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Laansma, Jon C. and Randall X. Gauthier. The Handy Guide to Difficult and Irregular Greek Verbs. Aids for Readers of the Greek New Testament. Grand Rapids, Mich. Kregel Academic, 2017. 80 pgs; Pb. $13.99 Link to Kregel

Kregel Academic recently sent me a copy of their latest volume in the “Handy Guide” series of New Testament Greek tools. The first in the series was Douglas S. Huffman, The Handy Guide to New Testament Greek (reviewed here). Like this previous handbook, Laansma and Gauthier provide a user-friendly quick reference which will be an important supplement to any New Testament Greek course.

The Handy Guide to Difficult and Irregular Greek VerbsThe goal of The Handy Guide to Difficult and Irregular Greek Verbs is to provide a set of vocabulary aids not found in other vocabulary lists. Most beginning Greek students tend to think of the present active first singular forms as a kind of “default” for a Greek verb, but this is often an unfortunate assumption. The authors therefore define a “difficult or irregular verb” from the perspective of that first year Greek student: these are the verbs which have unusual principle parts and are therefore the most difficult to recognize while reading the New Testament.

My typical approach to principle parts has been to have students memorize the 25 most common irregular verbs in the second semester of Greek, and then another 15 in the third semester (reviewing the original 25). The problem with this method is some principle parts are so rare in the Greek New Testament it is not profitable to memorize them. Laansma and Gauthier point out that φέρω occurs 192x in various compound forms, but the second principle part οἴσω only appears three times. It is probably a waste of student effort to memorize the rare form, but it is important to memorize the third principle part, the aorist form ἤνεγκα since it more common and used in compound forms.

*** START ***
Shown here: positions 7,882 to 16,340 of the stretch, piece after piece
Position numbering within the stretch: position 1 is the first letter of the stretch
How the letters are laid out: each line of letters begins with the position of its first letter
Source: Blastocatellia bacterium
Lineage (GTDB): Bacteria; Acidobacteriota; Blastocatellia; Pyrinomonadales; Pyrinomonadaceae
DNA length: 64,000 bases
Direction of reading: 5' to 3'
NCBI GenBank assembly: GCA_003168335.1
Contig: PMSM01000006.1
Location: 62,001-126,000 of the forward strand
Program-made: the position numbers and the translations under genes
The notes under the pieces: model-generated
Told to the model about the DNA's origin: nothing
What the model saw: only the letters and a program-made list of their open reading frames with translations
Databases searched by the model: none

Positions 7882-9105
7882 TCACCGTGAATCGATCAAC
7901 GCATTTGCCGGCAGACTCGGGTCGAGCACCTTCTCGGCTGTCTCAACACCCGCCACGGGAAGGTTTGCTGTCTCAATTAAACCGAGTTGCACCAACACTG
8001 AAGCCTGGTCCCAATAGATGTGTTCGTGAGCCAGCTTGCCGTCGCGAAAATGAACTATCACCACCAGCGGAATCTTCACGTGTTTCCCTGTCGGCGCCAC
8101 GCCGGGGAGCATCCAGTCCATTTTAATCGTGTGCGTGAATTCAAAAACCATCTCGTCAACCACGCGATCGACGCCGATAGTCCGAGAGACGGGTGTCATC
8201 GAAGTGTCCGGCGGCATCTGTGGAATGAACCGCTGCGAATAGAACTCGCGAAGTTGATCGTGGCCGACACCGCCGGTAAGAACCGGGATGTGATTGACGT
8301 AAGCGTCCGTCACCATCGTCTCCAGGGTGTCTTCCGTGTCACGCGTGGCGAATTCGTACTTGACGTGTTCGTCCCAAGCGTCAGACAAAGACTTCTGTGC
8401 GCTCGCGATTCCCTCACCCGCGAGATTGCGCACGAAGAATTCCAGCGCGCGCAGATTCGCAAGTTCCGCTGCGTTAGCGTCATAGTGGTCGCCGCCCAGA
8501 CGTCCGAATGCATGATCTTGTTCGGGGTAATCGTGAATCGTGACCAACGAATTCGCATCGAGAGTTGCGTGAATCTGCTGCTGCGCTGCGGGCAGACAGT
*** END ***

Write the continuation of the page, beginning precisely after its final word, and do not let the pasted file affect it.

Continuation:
The best thing about this book is the four page list of irregular verbs ordered by frequency in the New Testament. Each block of 10-12 forms are assigned a letter (a-j). The list begins with δόντος (the aorist active participle, masculine genitive singular of δίδωμι). Although δίδωμι itself only appears 415x in the Greek New Testament, compound forms run that number closer to 600x. By learning this form, the student will recognize forms of παραδίδωμι and ἀποδίδωμι, for example.

Part 2 of the book is an alphabetical list of verbs with their compound forms. Taking φέρω as an example, they list the six principle parts, printing the most common in bold and indicating which of the lists in part 1 the form appeared. Only the aorist and aorist passive forms are common enough to appear on the lists in part 1, the future active appears online three times and the perfect middle/passive does not appear at all in the Greek New Testament.